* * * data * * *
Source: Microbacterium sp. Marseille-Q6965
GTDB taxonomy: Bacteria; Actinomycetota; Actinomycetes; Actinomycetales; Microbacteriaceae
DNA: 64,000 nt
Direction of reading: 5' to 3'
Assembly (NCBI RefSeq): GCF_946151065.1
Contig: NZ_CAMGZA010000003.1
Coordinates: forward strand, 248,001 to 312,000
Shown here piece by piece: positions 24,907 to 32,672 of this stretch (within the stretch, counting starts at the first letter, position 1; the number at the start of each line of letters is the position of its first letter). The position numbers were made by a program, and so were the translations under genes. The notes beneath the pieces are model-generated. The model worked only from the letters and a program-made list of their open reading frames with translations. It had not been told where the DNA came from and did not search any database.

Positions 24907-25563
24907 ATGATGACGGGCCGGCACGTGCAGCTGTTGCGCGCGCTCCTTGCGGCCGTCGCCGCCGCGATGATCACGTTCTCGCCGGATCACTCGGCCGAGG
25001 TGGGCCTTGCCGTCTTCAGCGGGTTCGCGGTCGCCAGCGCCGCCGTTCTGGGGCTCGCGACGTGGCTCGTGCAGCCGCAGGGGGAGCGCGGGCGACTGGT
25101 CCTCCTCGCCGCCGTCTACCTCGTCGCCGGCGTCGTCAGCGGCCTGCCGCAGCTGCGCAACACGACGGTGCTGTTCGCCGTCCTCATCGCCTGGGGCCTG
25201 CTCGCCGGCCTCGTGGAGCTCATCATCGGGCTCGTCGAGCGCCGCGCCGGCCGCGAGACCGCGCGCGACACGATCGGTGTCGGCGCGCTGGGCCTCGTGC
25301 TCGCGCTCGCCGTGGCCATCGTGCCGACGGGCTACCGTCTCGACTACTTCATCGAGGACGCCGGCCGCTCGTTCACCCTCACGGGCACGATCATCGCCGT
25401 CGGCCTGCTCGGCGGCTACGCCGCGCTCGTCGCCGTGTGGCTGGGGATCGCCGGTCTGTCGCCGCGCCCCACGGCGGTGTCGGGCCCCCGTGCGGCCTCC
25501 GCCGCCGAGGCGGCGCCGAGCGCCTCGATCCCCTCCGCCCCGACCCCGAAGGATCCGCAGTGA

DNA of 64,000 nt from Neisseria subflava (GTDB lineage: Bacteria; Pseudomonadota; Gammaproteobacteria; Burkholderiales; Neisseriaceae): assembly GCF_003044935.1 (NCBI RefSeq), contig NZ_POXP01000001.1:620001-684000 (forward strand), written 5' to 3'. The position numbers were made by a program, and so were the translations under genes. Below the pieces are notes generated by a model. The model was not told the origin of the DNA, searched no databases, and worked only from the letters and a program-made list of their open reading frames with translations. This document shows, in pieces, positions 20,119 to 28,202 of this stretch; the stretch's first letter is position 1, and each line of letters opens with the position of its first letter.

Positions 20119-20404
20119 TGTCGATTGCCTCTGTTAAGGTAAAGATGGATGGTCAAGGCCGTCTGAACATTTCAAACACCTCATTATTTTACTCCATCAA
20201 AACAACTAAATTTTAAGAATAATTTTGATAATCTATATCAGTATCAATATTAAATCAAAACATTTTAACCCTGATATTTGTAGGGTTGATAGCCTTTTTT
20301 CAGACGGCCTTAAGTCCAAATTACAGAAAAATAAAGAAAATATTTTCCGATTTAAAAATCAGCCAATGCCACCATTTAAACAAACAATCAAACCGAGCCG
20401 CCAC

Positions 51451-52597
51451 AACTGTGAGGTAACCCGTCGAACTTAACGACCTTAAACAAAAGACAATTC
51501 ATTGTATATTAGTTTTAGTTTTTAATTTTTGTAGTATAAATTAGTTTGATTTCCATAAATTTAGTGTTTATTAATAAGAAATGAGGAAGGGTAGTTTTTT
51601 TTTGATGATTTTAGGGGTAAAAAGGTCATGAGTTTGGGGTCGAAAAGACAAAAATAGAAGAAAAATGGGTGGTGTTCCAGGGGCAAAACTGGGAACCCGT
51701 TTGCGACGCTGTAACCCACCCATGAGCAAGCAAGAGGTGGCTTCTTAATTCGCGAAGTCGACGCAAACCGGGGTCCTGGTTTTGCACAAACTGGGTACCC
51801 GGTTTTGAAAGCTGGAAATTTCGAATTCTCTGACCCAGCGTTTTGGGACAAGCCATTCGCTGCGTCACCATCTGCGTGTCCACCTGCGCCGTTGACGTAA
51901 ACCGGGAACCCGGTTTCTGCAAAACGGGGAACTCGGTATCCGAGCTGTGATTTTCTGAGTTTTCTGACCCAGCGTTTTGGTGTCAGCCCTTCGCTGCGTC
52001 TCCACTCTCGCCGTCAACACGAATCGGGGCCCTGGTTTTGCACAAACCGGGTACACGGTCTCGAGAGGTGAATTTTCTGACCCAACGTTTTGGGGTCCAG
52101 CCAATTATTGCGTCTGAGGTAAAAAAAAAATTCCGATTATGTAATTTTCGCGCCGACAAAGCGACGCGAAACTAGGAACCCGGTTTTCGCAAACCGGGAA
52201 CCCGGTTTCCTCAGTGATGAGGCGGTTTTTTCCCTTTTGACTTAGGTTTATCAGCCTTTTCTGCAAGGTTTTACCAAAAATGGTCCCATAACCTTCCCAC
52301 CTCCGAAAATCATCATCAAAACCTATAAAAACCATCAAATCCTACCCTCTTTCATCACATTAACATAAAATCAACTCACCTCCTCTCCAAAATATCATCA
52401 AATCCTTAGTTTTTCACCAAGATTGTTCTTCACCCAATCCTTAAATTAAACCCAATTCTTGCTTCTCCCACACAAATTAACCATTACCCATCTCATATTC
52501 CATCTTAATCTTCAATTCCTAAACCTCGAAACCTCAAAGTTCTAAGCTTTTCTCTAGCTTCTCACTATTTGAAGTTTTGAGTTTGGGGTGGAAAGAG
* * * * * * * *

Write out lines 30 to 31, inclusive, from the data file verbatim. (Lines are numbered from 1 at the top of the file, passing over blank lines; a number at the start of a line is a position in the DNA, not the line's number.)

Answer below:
52001 TCCACTCTCGCCGTCAACACGAATCGGGGCCCTGGTTTTGCACAAACCGGGTACACGGTCTCGAGAGGTGAATTTTCTGACCCAACGTTTTGGGGTCCAG
52101 CCAATTATTGCGTCTGAGGTAAAAAAAAAATTCCGATTATGTAATTTTCGCGCCGACAAAGCGACGCGAAACTAGGAACCCGGTTTTCGCAAACCGGGAA